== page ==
Primer is a layer of paint that is applied to seal, bond and provide a strong foundation to prepare it for application of a topcoat. Primers come in different types depending on the surface they need to be applied on be it drywall, metal or wood. Primer also contains a generous amount of oil to seal the surface to keep the paint application from bleeding through and cracking. Some primers come with built-in fungicides.
Sealers are used for sealing and covering the gaps in tiles, plastics, pavings and flagstones. Vitreous in nature, they propound the property of being waterproof, hence are useful and workable at any flat and levelled surface in any environment. Specifically, they seal the grout joints, keeping sealers evasive from coming in contact with surface tiles, stones, PVC or whatever material is being used. The entire process has to be a cautious exercise, and it’s worth the purpose of enhancing the look of tile manifold, from the time of its installation through to completion of sealing.
In all even-handedness, sealers must get equal credit to that of the tiles, grout and various other factors that make the ambience attractive; this includes a selection of shades, colour, size and type of tiles, accompanied by top quality grout, not excluding the other factors.
The life of sealers tends to be over a decade and a half, and the core objective is to protect the tiles and sustain the longevity of its beauty and finish, keeping the holding strength intact. It is always advisable to follow the directions mentioned on the package meticulously.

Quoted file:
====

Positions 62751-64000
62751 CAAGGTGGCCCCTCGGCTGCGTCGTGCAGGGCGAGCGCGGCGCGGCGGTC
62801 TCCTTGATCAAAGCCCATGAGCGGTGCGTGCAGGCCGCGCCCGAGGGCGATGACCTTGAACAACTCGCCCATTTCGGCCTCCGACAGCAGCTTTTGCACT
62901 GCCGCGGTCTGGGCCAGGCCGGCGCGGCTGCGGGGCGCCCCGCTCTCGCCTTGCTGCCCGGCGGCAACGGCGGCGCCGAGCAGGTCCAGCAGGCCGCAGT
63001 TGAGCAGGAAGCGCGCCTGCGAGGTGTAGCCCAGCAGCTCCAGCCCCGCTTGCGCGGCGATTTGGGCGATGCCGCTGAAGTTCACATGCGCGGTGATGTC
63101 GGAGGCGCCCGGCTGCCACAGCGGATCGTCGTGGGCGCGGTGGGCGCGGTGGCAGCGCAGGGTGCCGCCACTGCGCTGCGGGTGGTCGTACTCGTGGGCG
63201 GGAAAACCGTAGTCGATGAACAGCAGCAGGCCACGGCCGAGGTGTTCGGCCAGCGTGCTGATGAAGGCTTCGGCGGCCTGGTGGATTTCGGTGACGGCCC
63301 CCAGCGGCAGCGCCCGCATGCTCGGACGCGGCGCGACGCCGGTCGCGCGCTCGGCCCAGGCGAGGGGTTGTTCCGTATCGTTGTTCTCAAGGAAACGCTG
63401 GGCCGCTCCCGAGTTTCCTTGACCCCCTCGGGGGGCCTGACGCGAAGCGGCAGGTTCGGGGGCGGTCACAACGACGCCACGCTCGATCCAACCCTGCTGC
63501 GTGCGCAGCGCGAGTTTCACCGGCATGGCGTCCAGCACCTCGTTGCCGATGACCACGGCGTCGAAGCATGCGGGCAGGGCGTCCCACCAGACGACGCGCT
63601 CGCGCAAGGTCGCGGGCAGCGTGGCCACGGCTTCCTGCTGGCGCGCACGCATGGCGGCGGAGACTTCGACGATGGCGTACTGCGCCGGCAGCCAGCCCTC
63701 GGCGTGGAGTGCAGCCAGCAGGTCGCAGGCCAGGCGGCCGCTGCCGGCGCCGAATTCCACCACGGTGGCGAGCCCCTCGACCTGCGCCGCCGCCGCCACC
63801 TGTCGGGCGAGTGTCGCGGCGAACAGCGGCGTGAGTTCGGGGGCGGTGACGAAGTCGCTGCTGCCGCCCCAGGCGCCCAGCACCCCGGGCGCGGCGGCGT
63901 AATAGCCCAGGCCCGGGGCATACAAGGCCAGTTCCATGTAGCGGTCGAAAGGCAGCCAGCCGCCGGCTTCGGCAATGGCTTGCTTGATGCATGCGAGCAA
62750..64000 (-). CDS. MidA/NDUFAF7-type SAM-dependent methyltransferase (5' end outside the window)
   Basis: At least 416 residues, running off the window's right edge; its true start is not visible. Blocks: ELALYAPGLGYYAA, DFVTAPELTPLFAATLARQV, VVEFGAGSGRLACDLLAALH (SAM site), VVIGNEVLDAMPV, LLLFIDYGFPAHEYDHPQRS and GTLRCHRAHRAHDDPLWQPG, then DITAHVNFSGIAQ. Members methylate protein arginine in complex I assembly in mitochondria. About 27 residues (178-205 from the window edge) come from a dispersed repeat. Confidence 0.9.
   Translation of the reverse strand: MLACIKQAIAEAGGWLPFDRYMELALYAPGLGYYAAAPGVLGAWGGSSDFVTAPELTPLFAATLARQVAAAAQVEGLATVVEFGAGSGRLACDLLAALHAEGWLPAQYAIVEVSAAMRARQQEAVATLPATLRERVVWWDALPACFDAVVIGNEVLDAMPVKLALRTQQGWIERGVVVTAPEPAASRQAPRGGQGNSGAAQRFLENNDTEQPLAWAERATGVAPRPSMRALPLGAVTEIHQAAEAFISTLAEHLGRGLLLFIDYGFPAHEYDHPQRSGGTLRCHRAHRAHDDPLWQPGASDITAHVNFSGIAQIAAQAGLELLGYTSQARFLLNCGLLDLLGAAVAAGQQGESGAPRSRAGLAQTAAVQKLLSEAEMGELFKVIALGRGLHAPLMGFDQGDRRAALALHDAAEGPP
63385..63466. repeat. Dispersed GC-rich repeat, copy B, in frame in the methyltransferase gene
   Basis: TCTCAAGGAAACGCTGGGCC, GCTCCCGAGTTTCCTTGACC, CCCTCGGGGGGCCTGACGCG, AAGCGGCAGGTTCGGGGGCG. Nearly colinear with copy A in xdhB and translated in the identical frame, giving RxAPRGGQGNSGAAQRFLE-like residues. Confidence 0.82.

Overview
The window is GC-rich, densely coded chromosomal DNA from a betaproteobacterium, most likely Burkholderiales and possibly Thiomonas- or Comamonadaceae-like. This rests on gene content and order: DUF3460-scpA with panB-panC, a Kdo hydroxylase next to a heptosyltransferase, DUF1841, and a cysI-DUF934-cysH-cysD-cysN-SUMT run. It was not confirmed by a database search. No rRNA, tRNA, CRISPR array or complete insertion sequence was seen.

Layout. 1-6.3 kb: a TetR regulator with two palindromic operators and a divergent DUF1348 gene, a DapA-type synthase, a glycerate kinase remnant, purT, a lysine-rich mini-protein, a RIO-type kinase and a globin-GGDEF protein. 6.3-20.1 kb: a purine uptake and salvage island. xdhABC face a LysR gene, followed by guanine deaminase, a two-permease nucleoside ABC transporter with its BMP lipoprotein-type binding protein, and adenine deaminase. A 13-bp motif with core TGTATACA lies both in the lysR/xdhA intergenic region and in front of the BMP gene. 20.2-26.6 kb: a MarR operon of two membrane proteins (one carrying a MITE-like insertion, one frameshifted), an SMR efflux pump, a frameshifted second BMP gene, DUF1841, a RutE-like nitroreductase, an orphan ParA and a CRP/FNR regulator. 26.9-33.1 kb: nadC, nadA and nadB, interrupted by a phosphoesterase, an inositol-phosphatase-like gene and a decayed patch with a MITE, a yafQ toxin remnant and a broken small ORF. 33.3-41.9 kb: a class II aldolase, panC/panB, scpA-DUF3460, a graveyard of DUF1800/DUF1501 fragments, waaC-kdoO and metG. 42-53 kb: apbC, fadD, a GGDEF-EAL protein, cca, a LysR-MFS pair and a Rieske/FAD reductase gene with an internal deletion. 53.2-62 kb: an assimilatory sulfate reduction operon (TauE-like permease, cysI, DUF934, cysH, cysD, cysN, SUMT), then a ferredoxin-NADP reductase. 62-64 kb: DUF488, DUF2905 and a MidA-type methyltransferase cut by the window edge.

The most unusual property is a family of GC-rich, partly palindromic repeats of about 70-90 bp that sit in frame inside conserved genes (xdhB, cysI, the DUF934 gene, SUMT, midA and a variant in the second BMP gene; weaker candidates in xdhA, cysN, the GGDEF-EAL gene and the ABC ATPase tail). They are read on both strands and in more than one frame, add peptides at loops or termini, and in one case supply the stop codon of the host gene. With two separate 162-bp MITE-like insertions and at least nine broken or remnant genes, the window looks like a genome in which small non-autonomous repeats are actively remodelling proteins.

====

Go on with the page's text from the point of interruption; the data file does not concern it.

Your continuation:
An applicator or brush can be used to apply sealers on the grout joints, and towels of paper, ideally white in colour, or optionally, cleaning rags can come handy to swab off the sealers off the tiles’ edges. Frugality can be avoided while using the sealers, as total soaking of the tiles is imperative in the process.
Planning of the schedule beforehand, to carry out the sealing activity in bits and pieces, completing the task at one single area at a time and going for the next, will prove to be a smart move. A professional helping you with the job is advisable, and due training or learning will always be helpful in getting the desired result; this will also minimise wastage and time.
An undercoat’s key function is to provide a smooth, uniform, even surface for topcoats. They are generally used with enamel topcoats as they add to the thickness of the topcoat and give a denser finish. Undercoats are mostly used on wood substrates. Undercoats are also primers that seal, hide and bond to form a firm foundation for the topcoat. Undercoats have either an alkyd or, latex or lacquer formulations.